Bankers Starting To Leave HK In Droves
HONG KONG – Overseas bankers are exiting the Chinese territory en masse because of the controversial national security law and stringent travel restrictions, reported Nikkei Asia on Friday morning (26 November, SGT).
While it’s common this time of the year for many senior executives of multinational banks to leave, few replacements are flying in Hong Kong this year.
Most of the overseas financial firms, whose local headquarters are located along the waterfront of Victoria Harbour, have witnessed a steady decline in their top positions as functions are relocated elsewhere.
Although banks insist they are not moving their operations, hiring companies have disclosed that the exodus of key staff is being camouflaged by an expansion of wealth management departments tailored to mainland Chinese.
The exodus is being blamed on Hong Kong’s uniquely strict COVID-19 rules, which mandates quarantine of up to three weeks for all inbound travellers.
“But while the goal (of the measures was) to open up travel with China, so far this has failed. The doors to the mainland have been shut for more than 18 months, and so too is the gate for international travellers into Hong Kong,” stated Nikkei Asia’s staff writer Pak Yiu.
For many in the business circles, the stringent quarantine measures are the last straw, and signifies that Hong Kong has become inhospitable for globe businesses.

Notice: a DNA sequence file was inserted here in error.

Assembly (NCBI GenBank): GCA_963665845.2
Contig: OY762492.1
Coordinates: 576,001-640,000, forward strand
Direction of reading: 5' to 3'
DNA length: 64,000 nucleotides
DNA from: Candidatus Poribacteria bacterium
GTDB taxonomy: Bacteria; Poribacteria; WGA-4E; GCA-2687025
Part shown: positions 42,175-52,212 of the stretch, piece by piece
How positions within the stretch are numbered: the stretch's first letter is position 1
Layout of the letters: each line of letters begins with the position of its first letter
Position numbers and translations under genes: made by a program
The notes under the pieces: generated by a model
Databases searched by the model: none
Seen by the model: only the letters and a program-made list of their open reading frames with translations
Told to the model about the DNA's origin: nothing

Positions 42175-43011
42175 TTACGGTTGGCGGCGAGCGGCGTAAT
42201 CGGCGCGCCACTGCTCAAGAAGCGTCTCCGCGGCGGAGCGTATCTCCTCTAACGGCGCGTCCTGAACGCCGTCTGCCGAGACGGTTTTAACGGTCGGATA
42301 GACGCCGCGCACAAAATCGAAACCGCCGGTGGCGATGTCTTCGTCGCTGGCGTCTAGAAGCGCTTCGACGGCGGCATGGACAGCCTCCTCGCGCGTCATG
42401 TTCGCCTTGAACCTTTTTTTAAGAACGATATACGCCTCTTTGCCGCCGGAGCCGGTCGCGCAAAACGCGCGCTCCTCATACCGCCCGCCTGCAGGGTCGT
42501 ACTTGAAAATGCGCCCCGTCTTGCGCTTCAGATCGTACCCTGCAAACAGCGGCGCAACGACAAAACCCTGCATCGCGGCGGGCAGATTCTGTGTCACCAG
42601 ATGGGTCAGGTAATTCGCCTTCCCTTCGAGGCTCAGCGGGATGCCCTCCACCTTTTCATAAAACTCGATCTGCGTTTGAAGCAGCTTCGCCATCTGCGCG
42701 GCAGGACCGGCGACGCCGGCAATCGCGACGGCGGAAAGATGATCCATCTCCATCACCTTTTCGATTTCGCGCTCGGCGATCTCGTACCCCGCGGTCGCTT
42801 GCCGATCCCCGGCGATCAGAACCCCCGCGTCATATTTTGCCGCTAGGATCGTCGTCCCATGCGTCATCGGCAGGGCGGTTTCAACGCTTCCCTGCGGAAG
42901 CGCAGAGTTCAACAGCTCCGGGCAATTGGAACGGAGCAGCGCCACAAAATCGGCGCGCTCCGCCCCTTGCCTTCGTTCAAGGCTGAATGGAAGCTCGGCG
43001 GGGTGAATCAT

For instance, the head of sales at a global financial services manager recently relocated to Hong Kong after 4 years in Sydney. He spent US$4,492 on a 14-day quarantine in a 25 sq m hotel room. He told the news outlet that he decided to relocate to Hong Kong without his family as the quarantine would have a negative impact on his kids.
“Two weeks in a room alone with a fair bit of office work is do-able. But the misery and mental toll it will inflict on children is immeasurable.”
Furthermore, an Asia Pacific head of markets at a multinational bank also said that in the past Hong Kong was the only choice for top Asia Pacific jobs, but that’s not the case anymore.
“Today, we run into several hurdles: from the global heads posing whether we could use the opportunity to pick Singapore perhaps, to risk managers assessing if the role is suitable in Hong Kong, to the prospective bankers themselves asking if they could go elsewhere.”